Tag Archives: the expanse

Monthly Recommendations: February 2021

I’m going to be honest, this wasn’t a great month of media consumption for me. I had movies and TV shows I wanted to watch that just never happened. I am also in a reading slump and only got through one book this month and it was only alright for my personal tastes. So this is a little bit of a lean recommendation post but feel free to leave the things you enjoyed in the comments and send me some secondhand joy along with things to add to my list that maybe I can actually get through in March.

Show Title: The Expanse

Episodes: 56

Where to Watch: Amazon

I recommended this show in a post just like this two years ago but with two more seasons completed and a final one announced, it feels like time to bring it back. Even if it’s only so I can tell you that the fifth season of this show featured some of the strongest performances on television and I am going to be eternally frustrated if/when (listen, I am under no illusion that Emmy voters even know this show exists) Dominique Tipper isn’t given every possible acting award. I will admit to struggling a little with this season because I missed having the Roci fam together and have had enough bad experiences with sci-fi and fantasy shows that separate their characters only to never really put them back together again. But I shouldn’t have worried, this show knows where its emotional core lies and the good these people have done for each other. Even with my slight disappointment at the separation, it led to two phenomenal stories for my two favorite characters. We got to see Naomi stand tall and take pride in the woman she has become and in the knowledge that she made the right choice for herself. She owned her past and her truth in the hopes of reuniting with her son and when that wasn’t possible, she did what she needed to do to save herself and was brilliant and brave and driven by the love she has for the family she’s made for herself. We saw Amos revisit his past and realize just how far he’s come and how badly he needs his family to be the person he wants to be. We saw his loyalty and drive and love alongside the brutality he’s capable of and it was everything I could have wanted from him. For a show that is telling a much wider story, it never loses sight of its intimate character moments. It is deeply concerned with making its characters feel like fully formed people and making you understand their perspective, even when you disagree. It’s a style of storytelling I will always appreciate and I’m grateful to them for doing it so well.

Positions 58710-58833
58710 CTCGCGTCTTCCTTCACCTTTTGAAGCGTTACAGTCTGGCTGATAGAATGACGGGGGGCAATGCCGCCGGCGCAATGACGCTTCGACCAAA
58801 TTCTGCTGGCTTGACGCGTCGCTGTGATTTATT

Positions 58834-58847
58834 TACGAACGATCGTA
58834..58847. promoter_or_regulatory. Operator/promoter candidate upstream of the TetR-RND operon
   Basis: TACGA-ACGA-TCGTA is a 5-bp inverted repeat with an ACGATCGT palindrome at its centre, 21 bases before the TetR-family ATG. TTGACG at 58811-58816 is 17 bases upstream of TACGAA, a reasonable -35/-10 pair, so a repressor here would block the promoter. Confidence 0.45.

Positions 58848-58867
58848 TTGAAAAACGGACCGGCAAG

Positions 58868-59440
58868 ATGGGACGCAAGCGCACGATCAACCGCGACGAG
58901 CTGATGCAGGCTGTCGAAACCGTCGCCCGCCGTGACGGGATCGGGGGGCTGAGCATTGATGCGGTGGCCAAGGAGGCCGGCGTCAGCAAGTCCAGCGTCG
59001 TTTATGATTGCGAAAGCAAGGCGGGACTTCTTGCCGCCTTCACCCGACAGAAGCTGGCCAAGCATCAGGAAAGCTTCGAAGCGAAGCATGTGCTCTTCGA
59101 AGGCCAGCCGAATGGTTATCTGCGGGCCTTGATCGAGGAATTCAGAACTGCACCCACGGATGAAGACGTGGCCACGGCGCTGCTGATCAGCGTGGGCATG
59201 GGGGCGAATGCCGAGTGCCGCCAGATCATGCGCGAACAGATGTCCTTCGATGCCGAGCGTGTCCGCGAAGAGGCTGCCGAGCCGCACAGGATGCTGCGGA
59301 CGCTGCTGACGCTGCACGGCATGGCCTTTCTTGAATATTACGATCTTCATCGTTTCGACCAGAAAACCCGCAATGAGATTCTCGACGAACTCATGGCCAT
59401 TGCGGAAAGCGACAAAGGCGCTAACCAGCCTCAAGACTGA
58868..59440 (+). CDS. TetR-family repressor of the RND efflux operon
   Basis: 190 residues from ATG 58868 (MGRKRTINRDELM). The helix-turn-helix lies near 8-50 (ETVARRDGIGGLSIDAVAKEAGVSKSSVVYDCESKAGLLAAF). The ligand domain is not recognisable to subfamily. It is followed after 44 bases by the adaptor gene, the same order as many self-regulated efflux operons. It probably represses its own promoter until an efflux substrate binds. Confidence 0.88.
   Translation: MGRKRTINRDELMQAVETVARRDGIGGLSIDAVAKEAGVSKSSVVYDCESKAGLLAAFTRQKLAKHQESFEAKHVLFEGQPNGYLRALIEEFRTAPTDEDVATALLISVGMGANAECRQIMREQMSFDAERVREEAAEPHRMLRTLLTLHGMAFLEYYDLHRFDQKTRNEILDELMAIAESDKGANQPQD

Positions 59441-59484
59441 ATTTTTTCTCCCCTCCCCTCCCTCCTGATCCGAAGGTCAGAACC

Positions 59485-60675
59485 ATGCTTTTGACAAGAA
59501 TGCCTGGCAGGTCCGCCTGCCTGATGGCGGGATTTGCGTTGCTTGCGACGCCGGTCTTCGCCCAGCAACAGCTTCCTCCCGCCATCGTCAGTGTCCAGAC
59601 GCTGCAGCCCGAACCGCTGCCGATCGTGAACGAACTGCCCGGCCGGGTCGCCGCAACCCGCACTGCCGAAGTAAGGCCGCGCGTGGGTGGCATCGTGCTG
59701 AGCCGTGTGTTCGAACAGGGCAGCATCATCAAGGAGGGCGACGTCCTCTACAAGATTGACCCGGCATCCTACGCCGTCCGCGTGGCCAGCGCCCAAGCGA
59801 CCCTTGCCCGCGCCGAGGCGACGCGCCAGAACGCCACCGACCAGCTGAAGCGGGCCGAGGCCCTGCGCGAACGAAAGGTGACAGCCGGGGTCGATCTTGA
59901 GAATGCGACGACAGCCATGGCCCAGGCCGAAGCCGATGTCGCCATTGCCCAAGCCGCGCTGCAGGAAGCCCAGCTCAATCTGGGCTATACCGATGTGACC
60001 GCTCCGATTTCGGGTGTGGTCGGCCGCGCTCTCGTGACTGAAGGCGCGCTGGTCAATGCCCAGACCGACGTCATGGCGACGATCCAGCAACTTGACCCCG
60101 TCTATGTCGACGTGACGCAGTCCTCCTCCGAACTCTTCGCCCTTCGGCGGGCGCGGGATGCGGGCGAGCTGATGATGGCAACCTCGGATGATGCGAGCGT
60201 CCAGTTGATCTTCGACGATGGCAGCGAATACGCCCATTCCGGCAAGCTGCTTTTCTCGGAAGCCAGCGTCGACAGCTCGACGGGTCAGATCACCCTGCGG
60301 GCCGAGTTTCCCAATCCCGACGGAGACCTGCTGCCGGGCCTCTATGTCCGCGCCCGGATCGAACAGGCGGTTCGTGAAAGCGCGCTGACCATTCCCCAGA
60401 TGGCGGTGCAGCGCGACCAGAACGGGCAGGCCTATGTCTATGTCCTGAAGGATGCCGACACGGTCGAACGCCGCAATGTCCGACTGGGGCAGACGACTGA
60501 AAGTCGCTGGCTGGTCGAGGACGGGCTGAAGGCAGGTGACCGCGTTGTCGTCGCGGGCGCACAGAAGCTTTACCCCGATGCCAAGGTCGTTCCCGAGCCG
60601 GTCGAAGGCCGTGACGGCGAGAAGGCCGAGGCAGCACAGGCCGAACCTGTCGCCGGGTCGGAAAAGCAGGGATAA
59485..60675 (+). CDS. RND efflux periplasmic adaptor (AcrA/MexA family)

Continue reading Monthly Recommendations: February 2021

Best of 2019: TV Series

I feel like I complained a lot about TV this year but despite some disappointments and hurt, it was probably overall one of my most enjoyable in quite a while. Whether it was because I was better at stopping shows that ceased to make me happy or because I discovered so many great new things, I can look back at this year and find so much to appreciate. Once again, half hour shows are where it’s at right now for creative and unique storytelling whether its in the format of the show or the types of stories being told. As evidenced by this list, it was a terrific year for female creators telling very specific stories and doing so incredibly well and a terrific year for compassionate storytelling. It wasn’t always nice and happy but so much came from a place of love and care for its characters and their world and that’s what I want most.

Thanks for hanging around for another year and don’t forget to check out the many wonderful lists over on MGCircles and a fantastic year-end essay at Nerdy Girl Notes!

1. Fleabag Season one of this show is good and creative and rightfully brought attention to Phoebe Waller-Bridge for what she created. Season two is extraordinary. It is emotionally resonant, creatively efficient storytelling and it deserves every one of the accolades it’s received. It’s simultaneously soothing and unsettling, which makes perfect sense for a show that is about connection. It’s a season of healing and acceptance, particularly self-acceptance, and the fucking terrifying nature of vulnerability and letting yourself be seen. It’s raw and visceral but not in a way that screams at you. It’s a seductive whisper instead of a roar. It asks you to open your heart and experience the exhilaration of falling in love with someone who is everything you need but that you ultimately can’t have. It’s not anger that ends the season and it’s not even really heartbreak, although that is a component, it’s learning to be present and to sit with your emotions instead of shoving them aside. There’s not a quippy joke meant to deflect and for the first time, Fleabag is going somewhere we can’t follow. She’s ready to be alone now, knowing that she is capable of connection and that she can love and survive even after the loss of that love because she’ll carry it with her. She doesn’t need to run from her own mind and pain to keep going. It’s powerful and deeply affecting in a way that is really only possible when something is as well-constructed as this season was. Everything about it is thoughtfully chosen and led to a whole that was somehow even stronger than the sum of its parts. 

2. Good Omens This show came at precisely the right time. After a spring season of television that was once again rough on my emotions in an unplesant way (seriously shows, stop doing this), Good Omens came along with a terrific adaptation of a book I already loved, with a terrific cast, a ship to fall head over heels for, and a celebration of humanity and our ability to choose a path other than the one seemingly laid out for us. The love Neil Gaiman put into this show to make it something his best friend and co-author Terry Pratchett would have been proud of is evident in every choice and especially in interviews. The humanism that is a hallmark of Pratchett’s work is all over the show. It sees who we are, for better or worse, and says that we can choose better. The Them standing up for the world they want to be grow up in against the Four Horsemen and Adam telling Satan that he’s not his real dad despite that being his whole purpose of creation are a demonstration that we don’t have to accept what we’re told is the way things should work. We can rebuild something of our own, something that makes space for all the things we’re told are impossible. We can make a world where an angel and a demon can dine at the Ritz because the side they’ve chosen is the one they can be on together, where a witch burns the prophecies that are her legacy in order to discover a life where she makes her own choices. It is a show full of hope and love that I will cherish forever.